* Retail sales rise 0.8 pct in Feb, stronger than expected Data signals easing post-Brexit vote squeeze on consumers
* Growth in retail sales, smoothed out, remains weak
* But increases in cost of goods in stores now slowing
(Adds reaction) LONDON, March 22 (Reuters) - British retail sales jumped in February, further adding to the case for the Bank of England to raise interest rates in May even if March's heavy snowfall is likely to take a chunk out of growth in the first quarter of 2018. British consumers have been squeezed for the past year by a big rise in inflation. But February's data suggested a turning point was near as the cost of goods in stores rose at the slowest pace in over a year. Retail sales volumes rose 0.8 percent from January, the Office for National Statistics said on Thursday, above the consensus forecast in a Reuters poll of economists for a monthly rise of 0.4 percent. Sales in January dropped 0.2 percent. "Not a sparkling result for Britain's retailers in February, but a marked improvement from the start of the year," said Ian Gilmartin, a banker at Barclays who focuses on the retail sector. Sterling rose slightly against the U.S. dollar immediately after the figures to touch a fresh seven-week high. Still, looking at the three months to February, which smoothes out monthly volatility in the data, sales fell 0.4 percent - the weakest growth in nearly a year - after a big drop in sales in December. There is a risk of a further downturn in March, when snow storms brought widespread disruption across Britain. Britain's economy underperformed its rivals last year as higher inflation - caused by the fall in the pound since the Brexit vote in June 2016 - hurt consumers' spending power. The Bank of England, which is due to announce its March policy decision at 1200 GMT, expects the consumer squeeze to ease in 2018 as inflation cools and wage growth ticks higher. Capital Economics said Thursday's figures suggested retail was likely to drag on economic growth over the first three months of 2018 but other measures of spending were turning a corner. The data showed retail prices rose in February by 2.5 percent year-on-year, the smallest increase since January 2017. Most economists polled by Reuters think the BoE will raise interest rates in May for only the second time since the financial crisis, spurred partly by a recovery in pay growth. Official data published on Wednesday showed overall wages rose at the fastest annual pace since mid-2015 during the three months to January. The ONS said retail sales growth in February was driven mostly by supermarkets, as well as vehicle fuel and online shopping. Non-food retailers, which include department stores and clothes shops, suffered a fall in sales. Some major non-food retailers have sought protection from creditors over the past couple of months, such as Toys R Us UK and electricals chain Maplin. Compared with a year earlier, the ONS said February retail sales were up 1.5 percent versus expectations of a 1.3 percent rise, the ONS said. Last month the BoE forecast real-terms household spending growth would slow to 1.25 percent in 2018 from 1.5 percent in 2017 as demand shifted towards business investment and exports.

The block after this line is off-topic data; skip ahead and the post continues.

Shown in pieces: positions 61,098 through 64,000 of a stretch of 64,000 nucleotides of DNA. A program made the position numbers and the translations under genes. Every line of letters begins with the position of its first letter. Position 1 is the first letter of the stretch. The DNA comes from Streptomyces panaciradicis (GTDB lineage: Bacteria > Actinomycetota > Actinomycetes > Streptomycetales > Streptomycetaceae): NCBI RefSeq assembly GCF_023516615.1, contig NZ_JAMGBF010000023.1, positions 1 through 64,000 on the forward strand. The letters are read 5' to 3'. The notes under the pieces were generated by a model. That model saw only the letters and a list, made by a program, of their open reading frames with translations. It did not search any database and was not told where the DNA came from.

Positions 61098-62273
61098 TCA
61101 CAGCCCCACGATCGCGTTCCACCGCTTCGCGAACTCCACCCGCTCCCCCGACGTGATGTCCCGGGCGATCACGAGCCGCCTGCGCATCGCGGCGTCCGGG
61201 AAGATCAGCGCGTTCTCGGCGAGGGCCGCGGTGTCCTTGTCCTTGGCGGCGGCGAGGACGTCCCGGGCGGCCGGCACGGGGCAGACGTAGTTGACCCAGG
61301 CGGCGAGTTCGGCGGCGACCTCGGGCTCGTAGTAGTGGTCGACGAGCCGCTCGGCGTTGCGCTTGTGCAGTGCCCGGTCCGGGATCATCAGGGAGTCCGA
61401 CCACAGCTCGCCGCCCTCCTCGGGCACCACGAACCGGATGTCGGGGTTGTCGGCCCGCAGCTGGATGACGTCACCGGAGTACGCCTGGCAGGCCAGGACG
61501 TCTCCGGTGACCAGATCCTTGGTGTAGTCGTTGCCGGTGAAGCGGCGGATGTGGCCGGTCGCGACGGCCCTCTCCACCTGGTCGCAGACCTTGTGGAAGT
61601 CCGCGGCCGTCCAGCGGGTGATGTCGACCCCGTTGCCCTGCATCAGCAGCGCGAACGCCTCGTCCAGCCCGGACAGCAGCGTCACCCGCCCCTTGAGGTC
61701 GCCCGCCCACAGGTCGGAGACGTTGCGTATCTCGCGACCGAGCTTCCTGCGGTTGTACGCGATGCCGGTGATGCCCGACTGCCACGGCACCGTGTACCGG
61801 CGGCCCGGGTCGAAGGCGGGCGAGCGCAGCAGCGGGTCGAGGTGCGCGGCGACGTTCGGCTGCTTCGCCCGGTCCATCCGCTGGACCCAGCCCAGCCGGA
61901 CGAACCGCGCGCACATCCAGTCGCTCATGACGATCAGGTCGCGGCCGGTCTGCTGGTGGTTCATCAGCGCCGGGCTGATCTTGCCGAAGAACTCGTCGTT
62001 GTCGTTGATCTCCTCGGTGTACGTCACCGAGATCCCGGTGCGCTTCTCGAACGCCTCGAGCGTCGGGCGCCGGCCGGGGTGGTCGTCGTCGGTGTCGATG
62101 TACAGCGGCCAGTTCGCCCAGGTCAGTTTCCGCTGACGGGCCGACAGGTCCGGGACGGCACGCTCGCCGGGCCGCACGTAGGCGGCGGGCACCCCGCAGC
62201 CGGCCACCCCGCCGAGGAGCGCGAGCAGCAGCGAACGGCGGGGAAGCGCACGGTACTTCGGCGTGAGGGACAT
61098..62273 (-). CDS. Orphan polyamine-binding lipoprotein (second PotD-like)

(Editing by Alison Williams)